The problems begin with the production of proteins from the recipe specified in the genetic code. What biologists know is that the base unit of information in the gene is a group of three nucleic acids in a sequence. At each point, there can be one of four different kinds of nucleic acid. That gives a total of 64 combinations. A ribosome reads along the length of the gene, using the codons to pull different amino acids into the chain it is building to produce a protein. That protein will then perform some chemical function, such as combining smaller molecules to produce wintergreen. "The protein is the part of the biological system that does most of the work," said Minshull.
In principle it is simple. But there are issues even here.
Minshull said: "There isn't one to one correspondence between codons and amino acid." There is a lot of redundancy in the codon codes, and there are interactions that mean you cannot reverse-engineer a gene from the resulting protein. Researchers are trying to work out what the interactions are, using computer-based analysis to see which sequences are the most efficient at generating proteins in vivo. "In experiments, you can get two orders of magnitude difference just by changing the codons," said Minshull.
Biologists are trying to work out whether they can simplify matters by introducing restrictions. Venter is working with as simple a genome as possible. Others are looking more closely at how proteins and other molecules work in vivo.
Professor Wendell Lim's group at the University of California is using synthetic biology not to synthesise materials but to investigate the role of evolution in the development of cells. "We view synthetic biology as a complement to discovery biology," said Caleb Bashor, a graduate student in Lim's group.
"We are looking at how cells process information. What is the logic? What are the rules? And how can we use the principles we think we understand to build novel signalling networks?"
The biggest problem is crosstalk. The presence of a chemical that should trigger a reaction involving just one protein turns out to initiate others. However, it is possible to limit the interactions by building all of the pieces needed to manufacture a chemical or react to a signal on one large protein: a scaffold.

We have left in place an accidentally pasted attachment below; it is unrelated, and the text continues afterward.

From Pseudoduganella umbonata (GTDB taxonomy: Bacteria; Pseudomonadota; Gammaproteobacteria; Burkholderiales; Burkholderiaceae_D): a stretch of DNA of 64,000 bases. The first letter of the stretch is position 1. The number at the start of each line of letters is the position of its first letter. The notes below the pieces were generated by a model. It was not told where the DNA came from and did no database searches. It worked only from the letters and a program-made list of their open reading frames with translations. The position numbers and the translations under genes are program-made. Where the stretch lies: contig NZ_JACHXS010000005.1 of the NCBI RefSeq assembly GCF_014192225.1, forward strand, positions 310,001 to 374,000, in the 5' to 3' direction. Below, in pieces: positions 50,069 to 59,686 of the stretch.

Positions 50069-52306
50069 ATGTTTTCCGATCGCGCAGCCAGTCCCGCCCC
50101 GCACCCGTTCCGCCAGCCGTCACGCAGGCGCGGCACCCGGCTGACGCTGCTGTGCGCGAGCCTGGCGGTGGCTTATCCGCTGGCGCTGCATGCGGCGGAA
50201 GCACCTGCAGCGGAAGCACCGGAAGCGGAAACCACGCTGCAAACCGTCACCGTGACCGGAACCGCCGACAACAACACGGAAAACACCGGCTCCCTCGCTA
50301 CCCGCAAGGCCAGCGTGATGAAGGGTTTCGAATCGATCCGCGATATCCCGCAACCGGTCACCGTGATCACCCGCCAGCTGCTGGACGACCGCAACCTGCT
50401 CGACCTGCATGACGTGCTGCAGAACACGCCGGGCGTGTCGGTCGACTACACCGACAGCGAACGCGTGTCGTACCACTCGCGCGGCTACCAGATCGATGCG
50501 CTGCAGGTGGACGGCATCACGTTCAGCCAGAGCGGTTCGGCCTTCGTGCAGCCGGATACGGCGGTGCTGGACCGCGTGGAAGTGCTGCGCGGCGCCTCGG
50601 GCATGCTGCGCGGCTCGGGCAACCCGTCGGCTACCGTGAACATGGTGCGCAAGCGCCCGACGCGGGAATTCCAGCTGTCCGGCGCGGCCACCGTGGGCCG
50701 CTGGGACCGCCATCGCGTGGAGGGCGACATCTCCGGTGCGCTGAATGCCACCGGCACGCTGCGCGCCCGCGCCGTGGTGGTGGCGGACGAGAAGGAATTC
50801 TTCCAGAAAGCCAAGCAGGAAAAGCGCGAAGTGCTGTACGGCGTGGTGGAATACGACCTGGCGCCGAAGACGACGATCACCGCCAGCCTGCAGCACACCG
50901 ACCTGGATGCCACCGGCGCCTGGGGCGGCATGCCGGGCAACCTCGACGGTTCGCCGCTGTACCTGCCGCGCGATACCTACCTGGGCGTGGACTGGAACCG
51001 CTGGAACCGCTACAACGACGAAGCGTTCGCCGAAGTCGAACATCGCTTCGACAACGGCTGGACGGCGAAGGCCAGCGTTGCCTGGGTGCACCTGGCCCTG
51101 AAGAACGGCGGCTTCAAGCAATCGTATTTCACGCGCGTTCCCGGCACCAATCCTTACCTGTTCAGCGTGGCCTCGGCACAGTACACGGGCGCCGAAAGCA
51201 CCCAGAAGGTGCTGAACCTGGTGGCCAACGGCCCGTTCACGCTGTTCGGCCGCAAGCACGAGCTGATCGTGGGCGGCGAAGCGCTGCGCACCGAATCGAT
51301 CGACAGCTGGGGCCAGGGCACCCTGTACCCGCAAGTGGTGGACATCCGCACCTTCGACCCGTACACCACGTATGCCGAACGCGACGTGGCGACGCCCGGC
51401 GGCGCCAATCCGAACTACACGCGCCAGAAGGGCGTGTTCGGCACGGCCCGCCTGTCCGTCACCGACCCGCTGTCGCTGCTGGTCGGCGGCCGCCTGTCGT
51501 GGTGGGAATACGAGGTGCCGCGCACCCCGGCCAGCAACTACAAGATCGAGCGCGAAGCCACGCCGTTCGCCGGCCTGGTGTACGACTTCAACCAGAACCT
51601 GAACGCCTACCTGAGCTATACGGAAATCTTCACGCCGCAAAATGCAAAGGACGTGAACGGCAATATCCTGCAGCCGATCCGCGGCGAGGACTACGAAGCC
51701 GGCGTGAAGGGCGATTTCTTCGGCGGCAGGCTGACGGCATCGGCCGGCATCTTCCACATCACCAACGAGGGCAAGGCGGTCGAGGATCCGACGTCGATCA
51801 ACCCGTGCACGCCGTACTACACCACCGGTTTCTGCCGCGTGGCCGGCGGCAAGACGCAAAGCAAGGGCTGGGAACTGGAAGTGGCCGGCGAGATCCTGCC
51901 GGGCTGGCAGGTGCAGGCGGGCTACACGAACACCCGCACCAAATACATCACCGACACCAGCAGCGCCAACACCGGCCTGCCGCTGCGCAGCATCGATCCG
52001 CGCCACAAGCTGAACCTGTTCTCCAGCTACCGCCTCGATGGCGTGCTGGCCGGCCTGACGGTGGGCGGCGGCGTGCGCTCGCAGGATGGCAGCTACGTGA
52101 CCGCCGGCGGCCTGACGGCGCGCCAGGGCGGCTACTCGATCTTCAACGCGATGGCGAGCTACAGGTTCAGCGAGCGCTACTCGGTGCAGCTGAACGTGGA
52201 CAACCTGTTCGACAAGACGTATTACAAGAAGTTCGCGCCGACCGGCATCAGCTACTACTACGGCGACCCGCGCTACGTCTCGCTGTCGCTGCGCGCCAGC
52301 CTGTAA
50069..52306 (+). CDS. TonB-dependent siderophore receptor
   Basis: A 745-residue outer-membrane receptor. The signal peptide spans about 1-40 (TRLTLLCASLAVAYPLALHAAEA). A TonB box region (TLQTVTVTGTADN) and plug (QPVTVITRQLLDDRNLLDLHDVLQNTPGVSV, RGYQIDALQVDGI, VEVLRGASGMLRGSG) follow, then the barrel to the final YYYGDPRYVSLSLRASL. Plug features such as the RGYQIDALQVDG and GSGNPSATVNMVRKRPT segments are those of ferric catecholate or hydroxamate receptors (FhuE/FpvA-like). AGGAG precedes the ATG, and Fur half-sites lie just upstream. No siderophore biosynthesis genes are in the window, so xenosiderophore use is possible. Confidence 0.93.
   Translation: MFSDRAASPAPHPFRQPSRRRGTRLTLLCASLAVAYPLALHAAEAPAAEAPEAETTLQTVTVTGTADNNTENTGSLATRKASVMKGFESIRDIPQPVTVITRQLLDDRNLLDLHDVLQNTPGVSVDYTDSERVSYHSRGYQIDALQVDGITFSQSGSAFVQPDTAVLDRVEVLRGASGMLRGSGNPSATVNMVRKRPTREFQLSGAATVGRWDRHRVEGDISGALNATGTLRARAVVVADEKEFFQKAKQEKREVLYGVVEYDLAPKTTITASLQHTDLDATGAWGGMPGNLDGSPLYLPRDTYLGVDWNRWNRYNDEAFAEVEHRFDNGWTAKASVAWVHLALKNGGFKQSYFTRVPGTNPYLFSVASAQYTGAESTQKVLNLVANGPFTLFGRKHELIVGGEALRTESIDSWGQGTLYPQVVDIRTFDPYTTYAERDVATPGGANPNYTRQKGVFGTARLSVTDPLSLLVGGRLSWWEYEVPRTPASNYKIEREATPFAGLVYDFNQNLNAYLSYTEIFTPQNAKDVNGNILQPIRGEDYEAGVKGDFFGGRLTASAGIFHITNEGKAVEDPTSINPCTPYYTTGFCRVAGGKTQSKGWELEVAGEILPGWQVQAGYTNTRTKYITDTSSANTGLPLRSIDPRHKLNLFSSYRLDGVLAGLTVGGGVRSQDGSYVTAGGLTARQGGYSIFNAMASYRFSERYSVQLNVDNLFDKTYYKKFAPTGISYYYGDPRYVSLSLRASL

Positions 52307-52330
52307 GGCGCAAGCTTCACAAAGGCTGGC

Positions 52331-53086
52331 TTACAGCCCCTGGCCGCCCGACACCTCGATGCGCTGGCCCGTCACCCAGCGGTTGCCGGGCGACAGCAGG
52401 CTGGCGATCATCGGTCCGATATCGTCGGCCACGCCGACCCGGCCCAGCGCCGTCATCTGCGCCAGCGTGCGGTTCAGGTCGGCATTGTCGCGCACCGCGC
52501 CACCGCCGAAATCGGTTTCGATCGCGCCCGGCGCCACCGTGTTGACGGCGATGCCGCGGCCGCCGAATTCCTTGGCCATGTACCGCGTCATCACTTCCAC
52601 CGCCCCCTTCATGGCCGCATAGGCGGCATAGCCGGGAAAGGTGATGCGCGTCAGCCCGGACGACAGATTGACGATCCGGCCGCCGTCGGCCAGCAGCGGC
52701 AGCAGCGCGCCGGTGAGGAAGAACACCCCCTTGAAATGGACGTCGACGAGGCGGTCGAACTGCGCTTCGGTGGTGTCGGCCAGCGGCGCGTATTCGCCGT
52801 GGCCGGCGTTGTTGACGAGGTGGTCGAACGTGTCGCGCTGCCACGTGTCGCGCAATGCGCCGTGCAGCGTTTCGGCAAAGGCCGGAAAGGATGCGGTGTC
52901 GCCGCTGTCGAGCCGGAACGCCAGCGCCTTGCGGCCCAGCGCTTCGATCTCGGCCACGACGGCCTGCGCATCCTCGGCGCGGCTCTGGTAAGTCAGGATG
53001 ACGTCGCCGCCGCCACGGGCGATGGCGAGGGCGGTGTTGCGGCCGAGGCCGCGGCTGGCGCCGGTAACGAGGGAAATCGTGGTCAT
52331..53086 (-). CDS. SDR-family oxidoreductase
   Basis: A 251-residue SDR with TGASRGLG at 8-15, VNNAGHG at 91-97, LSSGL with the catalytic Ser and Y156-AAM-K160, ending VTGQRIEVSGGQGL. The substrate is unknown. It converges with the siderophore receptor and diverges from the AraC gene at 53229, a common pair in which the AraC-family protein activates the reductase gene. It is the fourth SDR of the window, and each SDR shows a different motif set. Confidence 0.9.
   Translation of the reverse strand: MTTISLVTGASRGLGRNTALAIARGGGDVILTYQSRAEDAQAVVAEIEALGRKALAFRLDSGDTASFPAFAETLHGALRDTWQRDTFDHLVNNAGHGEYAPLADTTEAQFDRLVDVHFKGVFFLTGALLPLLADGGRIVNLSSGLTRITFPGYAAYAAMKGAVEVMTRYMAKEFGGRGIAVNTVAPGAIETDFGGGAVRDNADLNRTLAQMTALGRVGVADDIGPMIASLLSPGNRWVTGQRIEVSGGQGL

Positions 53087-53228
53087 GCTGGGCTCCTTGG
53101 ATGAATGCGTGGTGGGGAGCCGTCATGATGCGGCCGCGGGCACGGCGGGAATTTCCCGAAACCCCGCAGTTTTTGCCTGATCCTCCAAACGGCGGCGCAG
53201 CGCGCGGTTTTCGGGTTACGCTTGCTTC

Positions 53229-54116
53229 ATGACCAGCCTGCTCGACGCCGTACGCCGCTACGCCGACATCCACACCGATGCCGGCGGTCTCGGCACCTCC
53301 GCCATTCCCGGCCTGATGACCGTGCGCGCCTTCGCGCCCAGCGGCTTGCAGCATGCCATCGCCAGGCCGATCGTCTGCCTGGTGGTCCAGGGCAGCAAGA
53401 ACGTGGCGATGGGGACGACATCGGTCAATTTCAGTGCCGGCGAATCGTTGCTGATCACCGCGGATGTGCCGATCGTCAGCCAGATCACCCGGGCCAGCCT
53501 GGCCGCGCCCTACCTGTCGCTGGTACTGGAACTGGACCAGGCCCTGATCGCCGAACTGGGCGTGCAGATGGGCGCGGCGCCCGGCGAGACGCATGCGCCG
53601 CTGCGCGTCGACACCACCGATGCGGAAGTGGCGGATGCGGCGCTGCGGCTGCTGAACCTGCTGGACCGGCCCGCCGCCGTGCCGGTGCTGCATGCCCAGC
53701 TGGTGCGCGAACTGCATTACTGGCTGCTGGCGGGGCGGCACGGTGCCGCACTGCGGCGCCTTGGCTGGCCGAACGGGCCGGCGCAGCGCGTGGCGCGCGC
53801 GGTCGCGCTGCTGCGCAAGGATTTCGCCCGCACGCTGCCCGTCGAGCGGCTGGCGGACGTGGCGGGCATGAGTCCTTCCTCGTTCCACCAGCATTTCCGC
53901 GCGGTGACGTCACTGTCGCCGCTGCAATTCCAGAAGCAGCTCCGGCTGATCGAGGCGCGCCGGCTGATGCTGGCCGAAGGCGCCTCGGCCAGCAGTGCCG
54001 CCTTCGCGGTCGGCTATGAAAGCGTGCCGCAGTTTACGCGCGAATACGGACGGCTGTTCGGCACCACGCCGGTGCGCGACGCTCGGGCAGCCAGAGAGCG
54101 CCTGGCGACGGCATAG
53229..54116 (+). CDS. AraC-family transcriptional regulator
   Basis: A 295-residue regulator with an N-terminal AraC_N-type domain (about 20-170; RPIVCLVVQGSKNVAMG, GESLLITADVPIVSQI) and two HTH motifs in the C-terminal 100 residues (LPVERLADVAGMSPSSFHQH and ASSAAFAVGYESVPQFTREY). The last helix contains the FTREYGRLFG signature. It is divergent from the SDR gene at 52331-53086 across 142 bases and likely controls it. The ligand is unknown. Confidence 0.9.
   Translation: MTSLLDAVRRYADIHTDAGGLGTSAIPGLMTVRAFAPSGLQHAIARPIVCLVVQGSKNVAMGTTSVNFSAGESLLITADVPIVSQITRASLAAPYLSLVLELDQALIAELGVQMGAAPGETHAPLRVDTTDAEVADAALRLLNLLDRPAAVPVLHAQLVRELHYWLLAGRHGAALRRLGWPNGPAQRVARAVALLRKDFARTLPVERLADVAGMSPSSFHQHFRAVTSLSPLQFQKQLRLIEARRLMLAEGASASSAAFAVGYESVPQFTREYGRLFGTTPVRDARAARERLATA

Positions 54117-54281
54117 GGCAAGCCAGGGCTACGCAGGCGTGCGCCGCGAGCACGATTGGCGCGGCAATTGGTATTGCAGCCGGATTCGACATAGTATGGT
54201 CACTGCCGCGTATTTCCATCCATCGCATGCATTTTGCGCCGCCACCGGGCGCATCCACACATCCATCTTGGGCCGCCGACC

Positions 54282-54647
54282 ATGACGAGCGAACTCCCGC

"It turns out that signalling proteins are highly structurally modular," said Bashor. They sit on a scaffold. Simply replacing and rearranging elements on one scaffold can 'reprogram' the protein. "It suggests that the complexity of networks is due to the interactions. But the question still remains: are the elements functionally modular?"
Based on the work performed in the last ten years, Bashor said: "Scaffolds appear to provide a powerful platform for exploring the plasticity of [cell] pathway signal processing: a tool for understanding circuit-design rules. Using them, we could rewire cells with new or modified behaviours."
Such is the complexity of the systems, some synthetic biologists question whether Venter is on the right track in attempting to create a novel bacterium with the smallest number of genes to be viable when nature seems to be able to provide workable templates for their experiments. Restricting the number of genes may not make all that much difference to dealing with the complexity of interactions, crosstalk, protein folding and the effects of small changes in the environment on gene expression.
Even when a modified organism seems to produce the correct results, it might not work on location. "A glass screen is not maize or a mouse," said Minshull.
It will be many years before biologists can use computer models to predict accurately how a modified organism will behave. However, their ability to produce viable results with comparatively few resources has convinced biologists that the synthetic form is here to stay.